(11) Financial assurances. The department shall, as appropriate, require financial assurance mechanisms at sites where the cleanup action selected includes engineered and/or institutional controls. It is presumed that financial assurance mechanisms will be required unless the PLP can demonstrate that sufficient financial resources are available and in place to provide for the long-term effectiveness of engineered and institutional controls adopted. Financial assurances shall be of sufficient amount to cover all costs associated with the operation and maintenance of the cleanup action, including institutional controls, compliance monitoring, and corrective measures.
(a) Mechanisms. Financial assurance mechanisms may include one or more of the following: A trust fund, a surety bond, a letter of credit, financial test, guarantee, standby trust fund, government bond rating test, government financial test, government guarantee, government fund, or financial assurance mechanisms required under another law (for example, requirements for solid waste landfills or treatment, storage, and disposal facilities) that meets the requirements of this section.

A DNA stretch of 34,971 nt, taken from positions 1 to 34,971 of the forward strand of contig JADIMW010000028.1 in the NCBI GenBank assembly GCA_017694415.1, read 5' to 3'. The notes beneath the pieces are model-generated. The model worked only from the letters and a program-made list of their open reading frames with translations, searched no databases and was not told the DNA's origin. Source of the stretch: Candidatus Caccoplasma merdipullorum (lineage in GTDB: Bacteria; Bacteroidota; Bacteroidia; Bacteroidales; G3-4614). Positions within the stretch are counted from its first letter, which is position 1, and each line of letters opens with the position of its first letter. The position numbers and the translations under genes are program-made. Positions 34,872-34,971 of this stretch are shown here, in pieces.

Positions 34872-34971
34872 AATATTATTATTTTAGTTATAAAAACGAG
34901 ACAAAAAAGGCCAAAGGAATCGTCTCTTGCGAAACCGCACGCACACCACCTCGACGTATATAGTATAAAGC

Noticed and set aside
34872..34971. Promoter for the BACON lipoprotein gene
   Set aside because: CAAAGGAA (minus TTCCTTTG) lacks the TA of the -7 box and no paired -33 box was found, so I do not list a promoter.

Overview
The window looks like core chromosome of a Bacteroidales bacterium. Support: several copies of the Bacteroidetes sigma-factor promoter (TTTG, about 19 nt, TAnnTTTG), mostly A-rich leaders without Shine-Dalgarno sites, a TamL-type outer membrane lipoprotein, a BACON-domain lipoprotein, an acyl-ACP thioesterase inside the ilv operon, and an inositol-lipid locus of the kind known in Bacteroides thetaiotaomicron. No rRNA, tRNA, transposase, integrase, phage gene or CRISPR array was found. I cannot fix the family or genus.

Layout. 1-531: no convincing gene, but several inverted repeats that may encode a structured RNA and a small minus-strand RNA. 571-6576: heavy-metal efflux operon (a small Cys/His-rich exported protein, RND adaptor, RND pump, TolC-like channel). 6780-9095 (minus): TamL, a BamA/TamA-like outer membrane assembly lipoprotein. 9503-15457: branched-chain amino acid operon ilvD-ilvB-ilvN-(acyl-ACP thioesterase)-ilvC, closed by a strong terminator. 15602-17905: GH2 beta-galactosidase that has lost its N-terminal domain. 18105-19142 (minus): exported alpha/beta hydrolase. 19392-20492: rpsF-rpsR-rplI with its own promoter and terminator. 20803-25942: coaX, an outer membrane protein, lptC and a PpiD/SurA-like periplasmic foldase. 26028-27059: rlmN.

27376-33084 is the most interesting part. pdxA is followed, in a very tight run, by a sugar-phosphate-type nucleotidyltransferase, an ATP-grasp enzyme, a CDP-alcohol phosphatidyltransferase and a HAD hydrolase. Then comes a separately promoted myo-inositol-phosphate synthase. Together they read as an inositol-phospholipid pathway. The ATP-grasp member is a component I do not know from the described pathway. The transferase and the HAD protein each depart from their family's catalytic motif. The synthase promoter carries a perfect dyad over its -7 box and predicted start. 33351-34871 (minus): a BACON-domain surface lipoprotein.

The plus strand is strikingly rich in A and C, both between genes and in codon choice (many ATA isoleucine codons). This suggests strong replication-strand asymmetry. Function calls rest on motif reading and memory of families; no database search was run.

(b) Exemption from requirement. The department shall not require financial assurances if persons conducting the cleanup can demonstrate that requiring financial assurances will result in the PLPs for the site having insufficient funds to conduct the cleanup or being forced into bankruptcy or similar financial hardship.
(12) Removal of restrictions. If the conditions at the site requiring an institutional control under subsection (4) of this section no longer exist, then the owner may submit a request to the department that the restrictive covenant or other restrictions be eliminated. The restrictive covenant or other restrictions shall be removed, if the department, after public notice and opportunity for comment, concurs.
[Statutory Authority: Chapter 70.105D RCW. WSR 01-05-024 (Order 97-09A), § 173-340-440, filed 2/12/01, effective 8/15/01; WSR 96-04-010 (Order 94-37), § 173-340-440, filed 1/26/96, effective 2/26/96; WSR 91-04-019, § 173-340-440, filed 1/28/91, effective 2/28/91.]